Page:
The Last Nude

The Last Nude

TLN_Cover_Globe.jpg

I learned about the artist Tamara DeLempicka not in any of my art history college courses, but through the recently published Good Night Stories for Rebel Girls, each spread featuring an interesting woman you've likely never heard of. While researching her work I discovered Ellis Avery's novel The Last Nude, a fictionalized account of an affair between a 30-year-old DeLempicka and her teenage model Rafaela Fano. I am a sucker for fictitious biographies about artists. They are a guilty pleasure I don't feel very guilty about.

Real life DeLempicka was born Maria Gorska in Poland. Her first husband, Tadeusz Lempicki, was captured by Bolsheviks in the Russian Revolution in 1917. Tamara is said to have "arranged" for his release, upon which they fled to France where she changed her name and reinvented herself as an artist. While mingling with the bohemian artist of 1920s Paris, she became responsible for popularizing the image of the new modern woman of this age - a bold liberated femme fatal - stylistically a mix of Italian Renaissance painting and softened cubism. She was a social climber, charming and painting wealthy clientele in trendy art deco fashion. Tadeusz left her after he must have tired of her numerous affairs with lesbians and bisexual women. They had a daughter Kizette, who was often abandoned but her occupied parents, but immortalized in her mother's work. DeLempicka married her second husband Baron Raoul Kuffner in 1933 and quit her free lifestyle for one of financial freedom and high social standing. The couple moved to the US in time to escape WWII. Her paintings fell out of fashion until the 1970s when her art was rediscovered, shortly before her death in 1980. She lived out her later years in Cuernavaca, Mexico, with a few other international expats, and her daughter Kizette.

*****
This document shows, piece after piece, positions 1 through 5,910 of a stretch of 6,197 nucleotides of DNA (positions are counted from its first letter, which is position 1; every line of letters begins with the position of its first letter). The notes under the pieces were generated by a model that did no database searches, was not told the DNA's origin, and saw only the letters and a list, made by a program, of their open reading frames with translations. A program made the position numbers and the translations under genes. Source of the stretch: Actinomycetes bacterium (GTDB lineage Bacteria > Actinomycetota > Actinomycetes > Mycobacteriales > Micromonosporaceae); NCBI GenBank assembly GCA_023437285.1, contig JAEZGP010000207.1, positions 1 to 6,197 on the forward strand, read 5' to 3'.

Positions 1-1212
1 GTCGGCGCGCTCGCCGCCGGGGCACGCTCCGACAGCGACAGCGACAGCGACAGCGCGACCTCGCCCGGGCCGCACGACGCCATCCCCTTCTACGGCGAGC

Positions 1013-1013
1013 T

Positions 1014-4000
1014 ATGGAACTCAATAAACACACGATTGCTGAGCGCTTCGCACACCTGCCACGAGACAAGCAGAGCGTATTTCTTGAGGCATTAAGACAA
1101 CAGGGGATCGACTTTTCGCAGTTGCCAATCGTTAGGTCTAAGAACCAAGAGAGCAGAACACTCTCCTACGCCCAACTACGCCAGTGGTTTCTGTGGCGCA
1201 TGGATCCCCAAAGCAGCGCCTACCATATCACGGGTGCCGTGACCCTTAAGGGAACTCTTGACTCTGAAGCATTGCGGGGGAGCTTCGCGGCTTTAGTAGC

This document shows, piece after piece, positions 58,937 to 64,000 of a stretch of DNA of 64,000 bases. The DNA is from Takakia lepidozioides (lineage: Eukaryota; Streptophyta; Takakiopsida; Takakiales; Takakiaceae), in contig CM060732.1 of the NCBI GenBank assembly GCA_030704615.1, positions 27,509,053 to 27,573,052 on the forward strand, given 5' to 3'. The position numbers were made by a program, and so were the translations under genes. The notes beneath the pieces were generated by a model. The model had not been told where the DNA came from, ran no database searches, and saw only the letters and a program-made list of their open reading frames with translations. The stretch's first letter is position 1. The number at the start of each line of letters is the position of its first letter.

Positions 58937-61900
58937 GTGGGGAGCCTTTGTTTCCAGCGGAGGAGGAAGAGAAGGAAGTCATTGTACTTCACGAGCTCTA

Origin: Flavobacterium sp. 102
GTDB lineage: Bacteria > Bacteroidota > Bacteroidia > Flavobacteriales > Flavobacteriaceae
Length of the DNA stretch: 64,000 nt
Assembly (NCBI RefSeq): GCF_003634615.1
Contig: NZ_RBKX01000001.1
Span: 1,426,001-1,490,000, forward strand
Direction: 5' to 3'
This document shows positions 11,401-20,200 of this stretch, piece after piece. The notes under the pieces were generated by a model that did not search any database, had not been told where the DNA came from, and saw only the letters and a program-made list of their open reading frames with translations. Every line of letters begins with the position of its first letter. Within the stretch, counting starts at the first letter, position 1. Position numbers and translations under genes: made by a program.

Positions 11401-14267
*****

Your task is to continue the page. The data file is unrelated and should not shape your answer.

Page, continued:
The Last Nude selects a few important paintings and imagines their inspiration and creation. You get a little art history to pair with a pretty daydream about being seduced and discarded by the glamorous artist. After reading, I picked up the Taschen Basic Art Series volume on DeLempicka and enjoyed discovering the works I'd visualized while reading. Her work is clean, bold, and full of desire. The eyes in her portraits are provocative and hooked me in. The women feel powerful, even when nude. All are dramatic and luminous, as is Avery's romantic tale of a young girl who gets swept under the spell of this driven painter.

The Strand

The Strand